Sunday, October 6, 2013

Brekkie on a Budget

Originally posted 06/26/10

Don't break the bank for breakfast!

Yes, I made this breakfast! From the
biscuits right down to the hollandaise
and potatoes. It was amazing, and
barely cost a thing!*

This may seem obvious to some, and maybe not so obvious to others - but STOP BUYING FAST FOOD. Yes, this includes COFFEE SHOPS. Tim Hortons may have brainwashed you that buying a cup of their swill in the morning is part of being Canadian, but you've got to be smarter than that! If you buy a medium coffee every day at $1.30, you're spending almost 40 dollars a month and close to $500.00/year on a non-essential food item! The sad part is, most users of drive-through windows don't buy JUST one coffee a day, so imagine how the cost can double or triple. $500.00 doesn't seem like a big deal to you? You'd better be putting that much away in an RRSP then!

Not only is buying coffee from a shop expensive, it's also not the best coffee you can get (typically). Even on a tight budget, you can afford Fair Trade and Organic coffee. Our family enjoys beans from London Ontario, from a place called Las Chicas Del Cafe. Their father farms the beans, sends it to his daughters living in Canada, and they roast the beans fresh the day I order them (I buy bulk of course). If you can't find something as wonderful as this - investigate the different coffees you can purchase at your local farmers market or even the grocery store. Do some reading about black ink and see if you even want to support the mainstream coffee market - you may not want to be a part of the exploitation.

Breakfast on the Go:
Are you in a mad dash every morning no matter how early you set your alarm? Plan ahead! Make a batch of muffins, homemade granola bars or scones to keep in in the cupboard and grab for the commute to work. Sometimes getting the kids out the door for the bus is harried, and they've stood outside eating a muffin waiting for the bus on more than one occasion. Here's a basic recipe for scones that can be played with to suit your family's tastes. We personally love a bit of cinnamon and sugar, some raspberries, or a fruit/nut mix thrown in - but the possibilities are literally endless.

This scone recipe, from King Arthur Flour, has never steered me wrong. I've tried different variations of this recipe and have loved it every time.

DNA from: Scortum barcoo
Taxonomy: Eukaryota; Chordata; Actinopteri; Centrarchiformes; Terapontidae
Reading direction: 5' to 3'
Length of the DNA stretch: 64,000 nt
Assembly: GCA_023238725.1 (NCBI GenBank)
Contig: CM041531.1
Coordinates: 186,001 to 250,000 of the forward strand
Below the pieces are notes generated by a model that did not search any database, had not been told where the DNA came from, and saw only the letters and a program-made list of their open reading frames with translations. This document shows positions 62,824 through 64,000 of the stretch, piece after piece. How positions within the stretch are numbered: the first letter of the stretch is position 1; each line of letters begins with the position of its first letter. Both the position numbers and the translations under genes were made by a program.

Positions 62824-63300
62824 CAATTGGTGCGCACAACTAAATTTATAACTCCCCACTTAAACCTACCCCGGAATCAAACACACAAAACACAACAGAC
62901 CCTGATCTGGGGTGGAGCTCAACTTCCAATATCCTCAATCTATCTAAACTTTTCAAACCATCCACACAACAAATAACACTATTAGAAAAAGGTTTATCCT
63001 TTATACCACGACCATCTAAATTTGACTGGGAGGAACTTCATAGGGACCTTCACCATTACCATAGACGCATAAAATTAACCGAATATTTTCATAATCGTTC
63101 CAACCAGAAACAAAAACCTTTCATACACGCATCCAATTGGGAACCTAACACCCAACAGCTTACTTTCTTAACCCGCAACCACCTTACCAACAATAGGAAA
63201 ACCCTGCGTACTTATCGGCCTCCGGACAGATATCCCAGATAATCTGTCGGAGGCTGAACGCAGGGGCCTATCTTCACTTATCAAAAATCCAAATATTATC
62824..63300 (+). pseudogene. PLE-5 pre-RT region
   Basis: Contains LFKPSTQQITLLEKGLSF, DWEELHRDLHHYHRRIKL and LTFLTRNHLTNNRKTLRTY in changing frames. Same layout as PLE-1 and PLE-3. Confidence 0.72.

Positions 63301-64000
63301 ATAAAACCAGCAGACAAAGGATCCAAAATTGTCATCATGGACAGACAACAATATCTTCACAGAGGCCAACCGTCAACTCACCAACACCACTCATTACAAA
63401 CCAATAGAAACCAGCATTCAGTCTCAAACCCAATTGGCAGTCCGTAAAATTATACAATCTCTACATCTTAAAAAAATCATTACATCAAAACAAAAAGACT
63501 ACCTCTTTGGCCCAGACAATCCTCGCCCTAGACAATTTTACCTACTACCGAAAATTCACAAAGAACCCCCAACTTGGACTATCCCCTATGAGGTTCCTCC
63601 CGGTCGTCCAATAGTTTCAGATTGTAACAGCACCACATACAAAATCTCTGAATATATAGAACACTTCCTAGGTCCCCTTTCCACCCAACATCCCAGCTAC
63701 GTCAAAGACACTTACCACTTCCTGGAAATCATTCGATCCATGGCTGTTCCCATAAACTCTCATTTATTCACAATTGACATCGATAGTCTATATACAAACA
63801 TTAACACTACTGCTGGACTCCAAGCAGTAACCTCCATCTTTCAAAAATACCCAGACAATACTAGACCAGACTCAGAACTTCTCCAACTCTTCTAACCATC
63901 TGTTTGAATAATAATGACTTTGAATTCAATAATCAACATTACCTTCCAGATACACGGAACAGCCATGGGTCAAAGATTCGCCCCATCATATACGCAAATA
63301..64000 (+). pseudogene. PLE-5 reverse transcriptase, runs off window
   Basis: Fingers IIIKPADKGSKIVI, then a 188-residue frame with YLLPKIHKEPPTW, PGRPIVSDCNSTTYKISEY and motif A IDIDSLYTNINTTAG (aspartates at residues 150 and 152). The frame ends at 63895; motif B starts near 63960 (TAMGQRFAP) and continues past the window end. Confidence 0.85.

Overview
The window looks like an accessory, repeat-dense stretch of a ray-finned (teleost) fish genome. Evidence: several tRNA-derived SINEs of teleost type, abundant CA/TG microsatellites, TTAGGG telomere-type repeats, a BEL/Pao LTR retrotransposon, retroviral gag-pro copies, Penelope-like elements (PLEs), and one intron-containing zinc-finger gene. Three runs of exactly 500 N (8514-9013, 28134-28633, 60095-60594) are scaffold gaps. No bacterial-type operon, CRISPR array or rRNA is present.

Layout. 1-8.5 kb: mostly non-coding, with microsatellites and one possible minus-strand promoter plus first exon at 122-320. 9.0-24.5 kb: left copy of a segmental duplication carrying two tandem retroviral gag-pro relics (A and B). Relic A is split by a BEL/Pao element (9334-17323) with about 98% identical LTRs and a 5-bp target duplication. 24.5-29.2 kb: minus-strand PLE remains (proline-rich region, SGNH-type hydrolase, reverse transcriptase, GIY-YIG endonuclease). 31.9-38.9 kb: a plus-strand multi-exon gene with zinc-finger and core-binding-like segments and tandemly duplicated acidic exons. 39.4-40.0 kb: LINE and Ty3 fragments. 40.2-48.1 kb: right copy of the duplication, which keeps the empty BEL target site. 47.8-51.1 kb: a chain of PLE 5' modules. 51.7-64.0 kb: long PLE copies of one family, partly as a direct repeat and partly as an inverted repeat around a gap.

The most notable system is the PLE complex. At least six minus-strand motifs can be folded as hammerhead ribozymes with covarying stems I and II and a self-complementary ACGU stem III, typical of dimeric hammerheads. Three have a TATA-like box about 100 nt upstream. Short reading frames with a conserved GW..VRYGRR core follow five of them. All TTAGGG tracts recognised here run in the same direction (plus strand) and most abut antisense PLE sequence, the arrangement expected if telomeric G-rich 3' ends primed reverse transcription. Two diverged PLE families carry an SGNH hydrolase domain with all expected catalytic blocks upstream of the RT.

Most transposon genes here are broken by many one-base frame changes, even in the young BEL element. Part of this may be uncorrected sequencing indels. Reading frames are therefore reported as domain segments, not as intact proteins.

Breakfast on the Cheap:
Do you love having an unhealthy treat once in a while? If you don't, I don't like you and stop reading my blog. Nothing, and I mean nothing beats homemade doughnuts, funnel cakes or fried bread. Just last week I made funnel cakes with whole wheat organic flour, so although it was fried and sprinkled with icing sugar - at least I knew what was in it! The point is you don't have to splurge to have a treat. Each funnel cake cost about .25cents and they filled us up until long after the lunch hour.

It may seem like I'm obsessed with KAF, but they have a great funnel cake recipe and fried bread recipe

Funnel Cake

Fried Dough

Sometimes I just keep searching for decent looking recipes until I find one that uses the ingredients I already have in the house. Don't go out and buy something just to make a recipe - take advantage of the age of Google and search for recipes until you find something you can make with what you have.

Where's the Juice?
We drink tap water, coffee, and occasionally milk. Juice is a pretty bad habit to get your kids into, and if you don't have kids you may want to look at the nutritional information on the side of your juice carton to see what you're actually drinking. If you want to drink something special, make a veggie shake (Feb.25,2010 blog). If you're going to consume calories by the hundreds make them count! Enjoy it in a cookie, not a glass of "fruit drink".

Buy everything else on sale and throw it in the freezer. I love bacon, I don't care what that makes you think of me - but I love it. Recently, a food wholesaler in the area had Canadian produced bacon for 1.99 a pack, but if you bought more than 5 it was 1.69/pack. I bought 6 and threw them all in the freezer. Same thing goes for cereal - when that stuff is on sale, stock up! The only thing is that healthy cereals don't often go on sale, it's the junk loaded with sugar that advertises "whole grain" or "fiber" to trick parents into feeding it to their poor kids! That leads me to the last cheap breakfast tip....

Do you eat oatmeal? You should. It's great for you, it's cheap (even organic is cheap) and it's quick. Don't buy the individually packaged stuff - it's insanely wasteful (garbage) and really expensive in comparison to the bulk bags. It takes 3 minutes to cook a serving of oatmeal on the stovetop (sometimes more if we're making enough for everyone) but that small amount of time is worth the health benefits and the savings. Some of the things we do to keep oatmeal interesting around here:

Applesauce and cinnamon (we do this one 9 times out of 10)
A touch of maple syrup on top
Super-ripe fruit
Raisins or Cranberries

We have had cake sprinkles in our cupboard for years and years. I bought them before I cared if things were fair trade or organic, and I won't throw them out - so, on Saturdays the kids get a sprinkle of cake decoration on their oatmeal and they think they've hit the jackpot. It's a FRACTION of the sugar you'd find in the individually packaged instant mixes (yes, even the so-called fruit flavours), and kids think it's a treat. Give oatmeal a try, you won't regret it.

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